Annual Prizes, Vol. 65, 2016// Fiction submissions to resume in Jan.
Shenandoah has announced its annual prize winners for 2016. The Volume 65 winner of the $1000 James Boatwright Poetry Prize is David Wojahn, who teaches at Virginia Commonwealth University, for his poem “A Briefe Historie of the Noose in the Colonie of Virginia,” which appears in the Spring, 2016 issue (Number 2). The winners of the Carter Prize for the Essay and the Shenandoah Prize for Fiction are, respectively, Cynthia Lewis of Davidson, N.C. for her essay “Return Engagement: The Haunting of Hamlet and Dale Earnhardt, Jr.,” and Ron Riekki of Neguanee, Michigan for his story “Accidents” both from Volume 65, Number 1 (the fall 2015 issue).
Wojahn is the author of eight books of poems, including World Tree (Pittsburgh, 2011), and directs the Graduate Creative Writing Program at VCU. He has also received the Weinstein Poetry Prize, as well as the Yale Younger Poets Prize and was a finalist for the Pulitzer. His winning poem is a harrowing recount of hangings in the Commonwealth.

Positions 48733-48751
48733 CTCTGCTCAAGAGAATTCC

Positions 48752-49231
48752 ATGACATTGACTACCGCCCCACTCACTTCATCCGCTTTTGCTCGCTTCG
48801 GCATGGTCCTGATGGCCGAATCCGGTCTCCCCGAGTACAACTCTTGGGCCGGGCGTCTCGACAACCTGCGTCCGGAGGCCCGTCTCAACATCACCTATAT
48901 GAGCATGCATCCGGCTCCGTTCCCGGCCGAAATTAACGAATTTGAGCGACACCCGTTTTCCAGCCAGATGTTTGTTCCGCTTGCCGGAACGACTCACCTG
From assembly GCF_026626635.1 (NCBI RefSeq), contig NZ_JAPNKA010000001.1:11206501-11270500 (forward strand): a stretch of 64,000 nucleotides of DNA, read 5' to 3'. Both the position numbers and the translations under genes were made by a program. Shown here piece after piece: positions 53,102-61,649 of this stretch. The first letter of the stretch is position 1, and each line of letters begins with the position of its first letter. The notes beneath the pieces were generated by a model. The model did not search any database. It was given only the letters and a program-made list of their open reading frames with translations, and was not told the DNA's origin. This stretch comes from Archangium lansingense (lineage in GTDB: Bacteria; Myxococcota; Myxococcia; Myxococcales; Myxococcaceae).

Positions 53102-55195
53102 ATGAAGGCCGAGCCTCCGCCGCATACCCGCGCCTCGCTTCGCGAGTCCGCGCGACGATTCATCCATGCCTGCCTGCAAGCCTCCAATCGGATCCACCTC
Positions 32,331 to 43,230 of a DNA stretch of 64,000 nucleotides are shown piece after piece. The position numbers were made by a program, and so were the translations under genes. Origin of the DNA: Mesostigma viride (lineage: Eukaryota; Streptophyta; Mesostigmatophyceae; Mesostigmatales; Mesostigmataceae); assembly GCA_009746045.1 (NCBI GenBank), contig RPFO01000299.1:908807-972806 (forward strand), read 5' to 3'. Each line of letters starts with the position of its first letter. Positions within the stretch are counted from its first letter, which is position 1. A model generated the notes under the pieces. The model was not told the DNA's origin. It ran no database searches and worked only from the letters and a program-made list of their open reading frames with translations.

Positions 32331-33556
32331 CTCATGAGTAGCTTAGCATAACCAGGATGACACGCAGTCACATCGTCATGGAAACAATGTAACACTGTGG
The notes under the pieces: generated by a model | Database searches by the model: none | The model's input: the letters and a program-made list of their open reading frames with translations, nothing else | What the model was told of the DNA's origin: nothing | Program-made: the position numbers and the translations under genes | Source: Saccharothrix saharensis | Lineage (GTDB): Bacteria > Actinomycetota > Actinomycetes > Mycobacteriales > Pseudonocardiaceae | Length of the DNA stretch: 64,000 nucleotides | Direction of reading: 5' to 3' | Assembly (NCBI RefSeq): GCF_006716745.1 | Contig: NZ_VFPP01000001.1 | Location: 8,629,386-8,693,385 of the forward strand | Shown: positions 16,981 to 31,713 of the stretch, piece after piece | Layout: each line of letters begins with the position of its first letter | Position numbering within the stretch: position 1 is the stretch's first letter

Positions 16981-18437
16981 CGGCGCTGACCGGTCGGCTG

The Dana Professor of English at Davidson College, Lewis is the author of Particular Sinister: Shakespeare’s Four Antonios, Their Contexts and Their Plays and is at work on a collection related of essays, The Game’s Afoot: Sports and Shakespeare.
A novelist and short story writer raised in Michigan’s UP, Reikki has published several books, including the novels U. P. (Ghost Road Press) and The Way North (Wayne State University Press). His winning story is the harrowing monologue of a first responder on a particularly challenging night.
Shenandoah’s prizes are not the result of a traditional contest with a submission deadline but are chosen from among the work selected for publication in the journal during a volume year.